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Don’t let anyone make you feel you are ‘not enough’!

Building your own ‘who’ as a woman leader

During the recent months I have been focusing a lot on high potentials at their first leadership position – young professionals who are recruited because of their high technical expertise and who get promoted to managing a team.

Out of the young professionals I have had the pleasure to work with, there is one case which I truly treasure and through which I am learning a lot.

Paola is a young woman in her thirties extremely dedicated to her job, hard-working and very reliable. With an international background, she is creative and passionate. Some months ago she was promoted head of a new function leading a team of people and reporting to a new boss. We met by chance one day at a breakfast table in an Arabic style hotel in Sicily where we were both on holiday.

I soon had the sensation that she needed to speak to someone, ventilate her worries. So we sat down and spoke. She shared her struggles in juggling with priorities at work and at home, pressures from the top and her admiration for her boss whom she respected because of his ‘confidence and enigmatic charisma’.

She then shared the challenges she was facing with her team ‘not respecting her and de-energising her’ almost working against her, rather than for her. In her description of her boss, Paola shifted a lot from deep admiration to frustration – he represented a model of what she felt she wanted to become. In exploring this 2-facet relationship of love and hate she had a sudden epiphany and said:

‘I never feel enough in front of him. I believe I owe him something because I am learning a lot from him and I would not be in the position I am if it wasn’t for him. Having said this, I always feel I am not given a chance to get my voice heard’.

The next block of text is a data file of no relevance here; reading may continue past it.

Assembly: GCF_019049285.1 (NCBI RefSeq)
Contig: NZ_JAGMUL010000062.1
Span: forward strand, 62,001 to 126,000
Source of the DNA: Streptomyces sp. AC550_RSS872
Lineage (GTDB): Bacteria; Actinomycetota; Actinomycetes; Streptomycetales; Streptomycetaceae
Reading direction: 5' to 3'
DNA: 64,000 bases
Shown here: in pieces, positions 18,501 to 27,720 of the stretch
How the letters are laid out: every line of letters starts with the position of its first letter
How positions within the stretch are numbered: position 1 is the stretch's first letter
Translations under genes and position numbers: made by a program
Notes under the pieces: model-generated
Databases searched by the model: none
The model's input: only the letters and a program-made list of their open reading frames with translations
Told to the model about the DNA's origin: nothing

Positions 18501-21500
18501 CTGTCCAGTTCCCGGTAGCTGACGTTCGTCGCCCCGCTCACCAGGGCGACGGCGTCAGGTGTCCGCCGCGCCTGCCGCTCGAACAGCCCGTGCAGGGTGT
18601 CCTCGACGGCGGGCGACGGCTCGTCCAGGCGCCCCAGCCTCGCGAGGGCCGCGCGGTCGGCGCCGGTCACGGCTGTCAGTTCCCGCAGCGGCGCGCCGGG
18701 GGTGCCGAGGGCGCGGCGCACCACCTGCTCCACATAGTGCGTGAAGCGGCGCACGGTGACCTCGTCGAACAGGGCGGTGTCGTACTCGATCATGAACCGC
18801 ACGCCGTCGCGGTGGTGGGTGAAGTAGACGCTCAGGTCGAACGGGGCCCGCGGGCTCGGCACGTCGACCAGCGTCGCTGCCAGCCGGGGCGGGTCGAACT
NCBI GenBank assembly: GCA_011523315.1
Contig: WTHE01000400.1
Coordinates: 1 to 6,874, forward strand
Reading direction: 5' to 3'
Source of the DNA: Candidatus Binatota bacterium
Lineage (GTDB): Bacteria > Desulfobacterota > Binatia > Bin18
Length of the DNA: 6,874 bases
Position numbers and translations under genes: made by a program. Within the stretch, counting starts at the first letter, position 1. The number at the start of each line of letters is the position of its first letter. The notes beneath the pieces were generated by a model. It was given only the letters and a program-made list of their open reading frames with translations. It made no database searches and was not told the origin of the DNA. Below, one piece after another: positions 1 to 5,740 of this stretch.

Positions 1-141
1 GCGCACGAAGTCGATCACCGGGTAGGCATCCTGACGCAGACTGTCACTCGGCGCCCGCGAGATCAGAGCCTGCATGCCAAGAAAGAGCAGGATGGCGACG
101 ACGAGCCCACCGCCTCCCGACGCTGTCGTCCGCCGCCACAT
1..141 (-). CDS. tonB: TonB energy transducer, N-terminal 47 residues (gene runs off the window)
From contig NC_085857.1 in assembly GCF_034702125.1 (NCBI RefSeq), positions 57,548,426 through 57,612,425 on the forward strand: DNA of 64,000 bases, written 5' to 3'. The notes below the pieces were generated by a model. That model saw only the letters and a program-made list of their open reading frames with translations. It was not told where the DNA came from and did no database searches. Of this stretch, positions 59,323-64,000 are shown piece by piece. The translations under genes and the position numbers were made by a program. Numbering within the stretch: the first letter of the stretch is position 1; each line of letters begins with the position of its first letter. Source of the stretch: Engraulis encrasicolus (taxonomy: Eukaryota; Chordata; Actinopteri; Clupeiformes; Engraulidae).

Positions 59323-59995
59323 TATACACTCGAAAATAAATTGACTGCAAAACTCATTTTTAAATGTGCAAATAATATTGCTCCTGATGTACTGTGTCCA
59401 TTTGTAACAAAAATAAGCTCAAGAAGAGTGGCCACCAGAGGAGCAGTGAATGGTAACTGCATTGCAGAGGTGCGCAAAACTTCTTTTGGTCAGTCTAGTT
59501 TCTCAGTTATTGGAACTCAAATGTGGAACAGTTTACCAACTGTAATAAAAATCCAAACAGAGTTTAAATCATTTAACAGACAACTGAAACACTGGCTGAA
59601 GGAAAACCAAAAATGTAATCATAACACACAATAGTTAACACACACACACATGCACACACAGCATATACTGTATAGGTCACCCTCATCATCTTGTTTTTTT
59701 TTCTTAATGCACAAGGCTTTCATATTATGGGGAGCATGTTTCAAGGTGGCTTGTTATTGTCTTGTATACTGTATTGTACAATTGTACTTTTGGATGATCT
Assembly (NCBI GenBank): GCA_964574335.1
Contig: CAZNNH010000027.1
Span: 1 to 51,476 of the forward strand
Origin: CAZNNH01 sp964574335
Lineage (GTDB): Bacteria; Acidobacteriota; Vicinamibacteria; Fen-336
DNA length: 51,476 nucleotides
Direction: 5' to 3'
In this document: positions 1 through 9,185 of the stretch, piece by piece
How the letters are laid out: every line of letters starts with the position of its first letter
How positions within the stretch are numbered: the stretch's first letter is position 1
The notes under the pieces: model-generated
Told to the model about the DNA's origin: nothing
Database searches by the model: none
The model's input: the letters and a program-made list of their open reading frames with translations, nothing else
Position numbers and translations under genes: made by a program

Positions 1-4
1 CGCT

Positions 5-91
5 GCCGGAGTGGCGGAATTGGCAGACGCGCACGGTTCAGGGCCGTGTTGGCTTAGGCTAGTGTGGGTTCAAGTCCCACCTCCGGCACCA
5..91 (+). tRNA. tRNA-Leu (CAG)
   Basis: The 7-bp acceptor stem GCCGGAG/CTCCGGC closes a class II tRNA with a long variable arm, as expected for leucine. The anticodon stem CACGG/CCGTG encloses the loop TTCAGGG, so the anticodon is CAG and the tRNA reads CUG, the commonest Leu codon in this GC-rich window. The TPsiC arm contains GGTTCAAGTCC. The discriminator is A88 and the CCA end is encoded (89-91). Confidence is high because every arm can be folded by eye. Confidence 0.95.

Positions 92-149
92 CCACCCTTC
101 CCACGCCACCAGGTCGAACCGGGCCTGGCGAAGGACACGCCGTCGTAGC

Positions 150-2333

I therefore asked her: Where does this sensation of ‘not being enough’ come from?

‘From the sense of gratitude I have for him but also from the sensation that everything that he does and says is right and that any alternatives I may suggest would not be equally good’.

So I prompted her and asked: Does he represent a model of what you aspire to become or of whom you would like to become?

Her answer: I admire the ‘what’ but I believe I can do better in the ‘who’.

Paola realised that her admiration was for her boss’s competence and knowledge.  In her attitude towards him, she kept passively accepting everything he would say or do never questioning whether there were better or new ways. She also realised that this was massively impacting on her credibility towards her team who kept bypassing her because of her inability to provide confidence and a sense of direction.

Gently but consistently, Paola started asking herself: what can I add to what my boss says or does? What can I do to make sure I feel good enough? How can I learn from his competence and knowledge?

But especially: How can I build my personal style?

Paola’s journey of self-discovery as a woman leader has just started. There are ups and downs but there is a renewed motivation and energy in her.

Her priority now is not to prove to her boss that she is enough but to give herself the chance to discover what is unique about her. She has realised that by exploring who she wants to become as an authentic leader she is not ‘copying and pasting’ but she is believing in what she does and whom she represents.